Improving food and nutrition security from reducing postharvest losses
- Impact Area
A study in sweet potato value chain in Kenya revealed key strategies to reduce postharvest losses to improve food and nutrition security.
How many times have you thought about the processes the food you buy or that is on your plate has gone through to arrive healthy, nutritious and good looking? Have you ever imagined that what is waste, damage or “ugly” to you, could still feed someone? Something similar is what our scientists working in agricultural value chains have been asking themselves. There is a whole “universe” from when the food leaves the field until it reaches the final consumer, where multiple factors can degrade food safety, quantity and quality. That degradation is known as postharvest loss, which represents a major loss in value within the supply chain, and should be taken into account to reduce its effects as little as possible on the final product received by consumers.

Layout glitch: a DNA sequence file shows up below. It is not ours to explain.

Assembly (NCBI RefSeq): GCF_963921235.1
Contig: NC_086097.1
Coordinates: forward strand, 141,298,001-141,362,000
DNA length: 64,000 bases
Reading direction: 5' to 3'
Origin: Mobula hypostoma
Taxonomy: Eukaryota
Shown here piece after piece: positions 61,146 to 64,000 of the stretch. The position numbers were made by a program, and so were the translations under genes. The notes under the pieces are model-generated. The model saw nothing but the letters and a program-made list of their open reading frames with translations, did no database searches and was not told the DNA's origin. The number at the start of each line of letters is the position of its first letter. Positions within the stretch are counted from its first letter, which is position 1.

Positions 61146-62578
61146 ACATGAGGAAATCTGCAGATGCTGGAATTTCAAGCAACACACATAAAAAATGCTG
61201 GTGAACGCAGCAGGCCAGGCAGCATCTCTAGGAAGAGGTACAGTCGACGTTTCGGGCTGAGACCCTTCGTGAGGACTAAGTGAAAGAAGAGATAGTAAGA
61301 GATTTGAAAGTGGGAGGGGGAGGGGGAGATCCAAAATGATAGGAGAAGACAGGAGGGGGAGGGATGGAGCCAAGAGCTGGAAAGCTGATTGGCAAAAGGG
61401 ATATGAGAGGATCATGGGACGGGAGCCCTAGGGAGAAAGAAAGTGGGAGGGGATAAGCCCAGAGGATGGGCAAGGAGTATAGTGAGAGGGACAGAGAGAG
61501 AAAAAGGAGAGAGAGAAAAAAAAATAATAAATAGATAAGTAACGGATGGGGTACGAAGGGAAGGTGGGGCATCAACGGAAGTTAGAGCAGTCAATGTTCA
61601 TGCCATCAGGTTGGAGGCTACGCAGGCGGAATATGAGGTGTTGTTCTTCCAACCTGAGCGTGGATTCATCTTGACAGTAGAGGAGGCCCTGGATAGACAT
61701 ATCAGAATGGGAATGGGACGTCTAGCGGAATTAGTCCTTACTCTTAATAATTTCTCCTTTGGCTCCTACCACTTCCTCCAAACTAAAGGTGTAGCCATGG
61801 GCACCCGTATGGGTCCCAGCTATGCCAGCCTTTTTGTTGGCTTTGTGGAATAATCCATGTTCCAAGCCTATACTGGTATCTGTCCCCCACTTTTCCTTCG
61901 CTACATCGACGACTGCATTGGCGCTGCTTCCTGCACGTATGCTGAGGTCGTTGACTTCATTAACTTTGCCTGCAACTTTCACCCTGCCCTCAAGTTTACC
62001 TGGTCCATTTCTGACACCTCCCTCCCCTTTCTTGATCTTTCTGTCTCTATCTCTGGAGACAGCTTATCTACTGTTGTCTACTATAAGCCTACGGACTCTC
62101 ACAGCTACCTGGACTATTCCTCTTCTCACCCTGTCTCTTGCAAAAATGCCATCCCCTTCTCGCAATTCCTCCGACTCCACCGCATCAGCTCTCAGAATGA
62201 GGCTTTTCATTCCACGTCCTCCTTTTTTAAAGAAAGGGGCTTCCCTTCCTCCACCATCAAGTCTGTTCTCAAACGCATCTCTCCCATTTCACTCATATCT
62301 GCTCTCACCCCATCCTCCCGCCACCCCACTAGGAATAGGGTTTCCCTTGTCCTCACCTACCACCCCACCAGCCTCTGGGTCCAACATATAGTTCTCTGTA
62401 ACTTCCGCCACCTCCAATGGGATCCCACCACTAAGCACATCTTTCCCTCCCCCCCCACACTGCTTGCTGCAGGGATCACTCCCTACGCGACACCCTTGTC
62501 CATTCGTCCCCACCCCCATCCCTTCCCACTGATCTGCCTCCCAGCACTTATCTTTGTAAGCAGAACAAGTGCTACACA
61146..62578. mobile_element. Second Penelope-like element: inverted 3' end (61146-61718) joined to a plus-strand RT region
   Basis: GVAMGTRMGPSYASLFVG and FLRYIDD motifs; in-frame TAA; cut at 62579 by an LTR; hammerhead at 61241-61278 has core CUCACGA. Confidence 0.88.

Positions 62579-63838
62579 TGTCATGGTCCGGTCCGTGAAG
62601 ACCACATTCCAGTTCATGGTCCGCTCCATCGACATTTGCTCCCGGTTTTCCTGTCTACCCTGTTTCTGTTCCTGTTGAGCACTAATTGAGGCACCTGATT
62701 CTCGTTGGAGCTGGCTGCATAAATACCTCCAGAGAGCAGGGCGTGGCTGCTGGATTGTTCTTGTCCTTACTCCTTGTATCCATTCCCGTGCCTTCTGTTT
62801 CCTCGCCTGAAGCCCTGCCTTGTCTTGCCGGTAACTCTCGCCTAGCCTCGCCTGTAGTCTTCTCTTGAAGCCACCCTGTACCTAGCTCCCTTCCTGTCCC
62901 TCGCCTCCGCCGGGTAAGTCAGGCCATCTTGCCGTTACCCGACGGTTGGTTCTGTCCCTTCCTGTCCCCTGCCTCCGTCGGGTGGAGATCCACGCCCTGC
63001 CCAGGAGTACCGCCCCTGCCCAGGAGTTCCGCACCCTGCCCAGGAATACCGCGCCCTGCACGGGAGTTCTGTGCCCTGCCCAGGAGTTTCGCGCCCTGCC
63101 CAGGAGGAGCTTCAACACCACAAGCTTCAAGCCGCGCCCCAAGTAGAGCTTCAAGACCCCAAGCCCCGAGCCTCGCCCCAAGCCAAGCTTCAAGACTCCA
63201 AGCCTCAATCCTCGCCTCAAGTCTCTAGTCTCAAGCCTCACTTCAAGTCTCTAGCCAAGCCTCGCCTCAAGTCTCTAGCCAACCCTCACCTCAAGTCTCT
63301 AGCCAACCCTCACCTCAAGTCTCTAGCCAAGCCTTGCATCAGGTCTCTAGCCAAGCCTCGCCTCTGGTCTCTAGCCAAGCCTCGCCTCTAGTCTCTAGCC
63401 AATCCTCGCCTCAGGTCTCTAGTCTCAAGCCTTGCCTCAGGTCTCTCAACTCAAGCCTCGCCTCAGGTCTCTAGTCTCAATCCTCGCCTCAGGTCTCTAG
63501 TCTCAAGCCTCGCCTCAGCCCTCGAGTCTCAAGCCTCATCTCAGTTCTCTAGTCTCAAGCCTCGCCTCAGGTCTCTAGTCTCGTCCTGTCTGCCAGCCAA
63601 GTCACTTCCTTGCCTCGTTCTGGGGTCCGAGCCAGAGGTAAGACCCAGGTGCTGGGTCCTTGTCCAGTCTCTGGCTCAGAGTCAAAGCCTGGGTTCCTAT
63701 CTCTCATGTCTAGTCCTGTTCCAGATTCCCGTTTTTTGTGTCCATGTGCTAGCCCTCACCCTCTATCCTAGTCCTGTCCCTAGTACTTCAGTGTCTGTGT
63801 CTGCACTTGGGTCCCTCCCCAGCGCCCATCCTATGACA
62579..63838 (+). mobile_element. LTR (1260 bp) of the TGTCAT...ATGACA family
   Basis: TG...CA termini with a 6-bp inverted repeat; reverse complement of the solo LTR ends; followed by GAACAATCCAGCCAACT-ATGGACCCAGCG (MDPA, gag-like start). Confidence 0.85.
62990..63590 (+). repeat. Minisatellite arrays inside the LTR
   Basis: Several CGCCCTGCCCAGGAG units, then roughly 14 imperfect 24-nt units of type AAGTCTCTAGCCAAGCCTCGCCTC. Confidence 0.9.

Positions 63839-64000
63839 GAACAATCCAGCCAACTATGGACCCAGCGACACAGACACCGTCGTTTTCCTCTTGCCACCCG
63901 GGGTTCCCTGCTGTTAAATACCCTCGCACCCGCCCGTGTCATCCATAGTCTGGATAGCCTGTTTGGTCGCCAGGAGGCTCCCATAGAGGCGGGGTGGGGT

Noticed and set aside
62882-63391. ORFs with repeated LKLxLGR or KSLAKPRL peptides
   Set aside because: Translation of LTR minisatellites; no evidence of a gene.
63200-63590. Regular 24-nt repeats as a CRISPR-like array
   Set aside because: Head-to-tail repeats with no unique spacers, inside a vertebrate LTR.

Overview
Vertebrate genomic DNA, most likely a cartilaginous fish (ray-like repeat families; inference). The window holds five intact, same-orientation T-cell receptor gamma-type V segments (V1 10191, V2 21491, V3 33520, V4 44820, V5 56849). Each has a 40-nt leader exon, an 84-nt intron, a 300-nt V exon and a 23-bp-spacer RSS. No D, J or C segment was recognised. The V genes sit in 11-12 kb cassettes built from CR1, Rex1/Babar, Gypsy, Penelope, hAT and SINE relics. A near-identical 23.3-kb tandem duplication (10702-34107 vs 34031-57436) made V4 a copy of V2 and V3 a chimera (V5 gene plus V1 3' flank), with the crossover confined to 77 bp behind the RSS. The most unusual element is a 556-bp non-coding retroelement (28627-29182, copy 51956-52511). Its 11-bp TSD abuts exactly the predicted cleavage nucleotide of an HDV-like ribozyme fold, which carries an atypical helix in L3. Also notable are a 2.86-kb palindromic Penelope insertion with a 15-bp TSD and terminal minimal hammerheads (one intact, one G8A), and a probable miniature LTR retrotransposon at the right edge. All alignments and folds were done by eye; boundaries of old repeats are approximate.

Funded by the German Agency for International Cooperation (GIZ), our team conducted a study on postharvest in selected value chains in Kenya. Within the results, some strategies stand out with great contributions to improve food and nutrition security through the reduction of postharvest losses, not well documented up to now. This is the case of the sweet potato value chain in Kenya, which provides nutritious food for humans and feed for livestock.